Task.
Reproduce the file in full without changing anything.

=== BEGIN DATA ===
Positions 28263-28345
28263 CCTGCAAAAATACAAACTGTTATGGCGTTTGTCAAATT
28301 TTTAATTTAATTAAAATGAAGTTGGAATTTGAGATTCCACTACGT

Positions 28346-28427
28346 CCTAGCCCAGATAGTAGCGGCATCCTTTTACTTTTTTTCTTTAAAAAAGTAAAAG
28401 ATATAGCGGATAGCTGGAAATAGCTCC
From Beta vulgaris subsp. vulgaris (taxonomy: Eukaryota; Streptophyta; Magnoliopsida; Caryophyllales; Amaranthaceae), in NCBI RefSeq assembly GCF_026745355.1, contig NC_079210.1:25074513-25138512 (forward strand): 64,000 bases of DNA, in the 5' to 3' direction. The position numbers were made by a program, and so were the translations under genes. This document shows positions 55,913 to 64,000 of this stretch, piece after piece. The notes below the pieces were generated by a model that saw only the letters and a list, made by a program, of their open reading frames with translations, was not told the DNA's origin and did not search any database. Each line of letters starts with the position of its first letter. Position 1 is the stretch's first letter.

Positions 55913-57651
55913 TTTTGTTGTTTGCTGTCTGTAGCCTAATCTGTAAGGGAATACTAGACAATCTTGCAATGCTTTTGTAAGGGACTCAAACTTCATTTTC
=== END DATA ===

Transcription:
Positions 28263-28345
28263 CCTGCAAAAATACAAACTGTTATGGCGTTTGTCAAATT
28301 TTTAATTTAATTAAAATGAAGTTGGAATTTGAGATTCCACTACGT

Positions 28346-28427
28346 CCTAGCCCAGATAGTAGCGGCATCCTTTTACTTTTTTTCTTTAAAAAAGTAAAAG
28401 ATATAGCGGATAGCTGGAAATAGCTCC
From Beta vulgaris subsp. vulgaris (taxonomy: Eukaryota; Streptophyta; Magnoliopsida; Caryophyllales; Amaranthaceae), in NCBI RefSeq assembly GCF_026745355.1, contig NC_079210.1:25074513-25138512 (forward strand): 64,000 bases of DNA, in the 5' to 3' direction. The position numbers were made by a program, and so were the translations under genes. This document shows positions 55,913 to 64,000 of this stretch, piece after piece. The notes below the pieces were generated by a model that saw only the letters and a list, made by a program, of their open reading frames with translations, was not told the DNA's origin and did not search any database. Each line of letters starts with the position of its first letter. Position 1 is the stretch's first letter.

Positions 55913-57651
55913 TTTTGTTGTTTGCTGTCTGTAGCCTAATCTGTAAGGGAATACTAGACAATCTTGCAATGCTTTTGTAAGGGACTCAAACTTCATTTTC